Gin is technically defined by the inclusion of Juniper to the mix of botanical ingredients. Anything after that is fair game which is why there are literally hundreds, if not thousands, of marketed brands of Gin available today.  Old Tom Gin is a bit mellower and less dry than your standard London Dry Gin variety, but there is no less daunting an array of options to it's production.  Take the two here:

Hayman's is a time honored tradtional maker of several classic Gins.  Their Old Tom is produced from a venerable family recipe, sweetened with sugar and retaining a clear color.

Ransons is a relative newcomer that uses a more complex recipe and barrel aging to impart a smoother, sweeter Old Tom Gin relative to it's London Dry cousin, with an amber hue akin to whiskey.

Although they both categorize themselves as Old Tom Gins, they are very different in flavor profiles.  Hayman's is notably sweeter from the addition of sugar, whereas Ranson utilizes a malt barley wort and barrel aging to sweeten and mellow the Gin.  Either way you can't go wrong.

Wouldn't it be lovely to be sitting outside on a warm Tomtember evening enjoying a cocktail with Old Tom Gin?





Wednesday, February 17, 2016

Lent Fasts, Mardi Gras and Martinis



   

Inspiration

    Several days ago on the Thursday wedged between Ash Wednesday and a meatless Friday, I thought I would take respite from the meat fast and indulge in a little bacon as only a Martini lover could.  In a moment of inspiration, I crafted a Martini with Caorunn Gin which utilizes the Coul Blush Apple in it's botanical mix.  What better garnish than Applewood smoked bacon stuffed into the olives?  The result was better than I could ever have hoped for. 

Lent

      Raised in the traditions of Catholicism, I was taught to observe a fast from meat starting on Ash Wednesday and including all Fridays during the 40 days of Lent. The forty days was meant to evoke the remembrance of Jesus' forty days of fasting in the desert during which he resisted temptation by the devil on three occasions.  However, I actually counted out the days on the calendar and there clearly are not 40, but 44.  I could not let this rest and did a bit of reading on the subject.  The confusion might in fact stem from a bit of semantics.  The liturgical Lent Season, as a calendar item, runs from Ash Wednesday until the Mass of the Lord's Supper on Holy Thursday.  This is actually 43 or 44 days depending on whether you count the Thursday.  The Lenten fast always has been and always will be forty days for reasons previously stated.  The start of Ash Wednesday until Holy Saturday is 46 days.  However, Sundays are never fasting days in the Church and there are six Sundays in the lent season, thus forty days of observing the lent fast.  I have to apologize to my non Catholic friends for having to read through all this, but I find it necessary to set the record straight.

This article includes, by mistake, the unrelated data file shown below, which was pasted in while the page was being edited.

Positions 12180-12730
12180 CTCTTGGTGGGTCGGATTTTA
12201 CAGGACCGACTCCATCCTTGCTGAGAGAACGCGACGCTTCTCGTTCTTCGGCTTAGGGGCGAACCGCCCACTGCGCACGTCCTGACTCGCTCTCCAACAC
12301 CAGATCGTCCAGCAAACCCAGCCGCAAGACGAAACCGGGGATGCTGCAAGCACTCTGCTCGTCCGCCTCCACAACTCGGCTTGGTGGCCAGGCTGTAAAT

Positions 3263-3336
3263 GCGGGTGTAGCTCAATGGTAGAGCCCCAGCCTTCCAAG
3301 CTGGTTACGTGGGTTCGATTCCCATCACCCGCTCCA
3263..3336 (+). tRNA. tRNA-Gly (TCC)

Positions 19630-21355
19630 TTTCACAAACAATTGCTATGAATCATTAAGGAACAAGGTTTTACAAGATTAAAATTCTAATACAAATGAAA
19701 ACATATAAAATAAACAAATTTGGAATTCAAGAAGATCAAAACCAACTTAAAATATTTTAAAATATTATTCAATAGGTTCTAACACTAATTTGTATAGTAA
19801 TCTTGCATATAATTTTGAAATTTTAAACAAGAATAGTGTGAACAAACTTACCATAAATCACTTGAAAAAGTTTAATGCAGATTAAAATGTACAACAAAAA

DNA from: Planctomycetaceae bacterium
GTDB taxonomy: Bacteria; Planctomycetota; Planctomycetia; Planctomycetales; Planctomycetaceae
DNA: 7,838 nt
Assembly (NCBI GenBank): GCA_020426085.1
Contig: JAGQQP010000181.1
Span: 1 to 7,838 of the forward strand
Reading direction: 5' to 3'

Fasting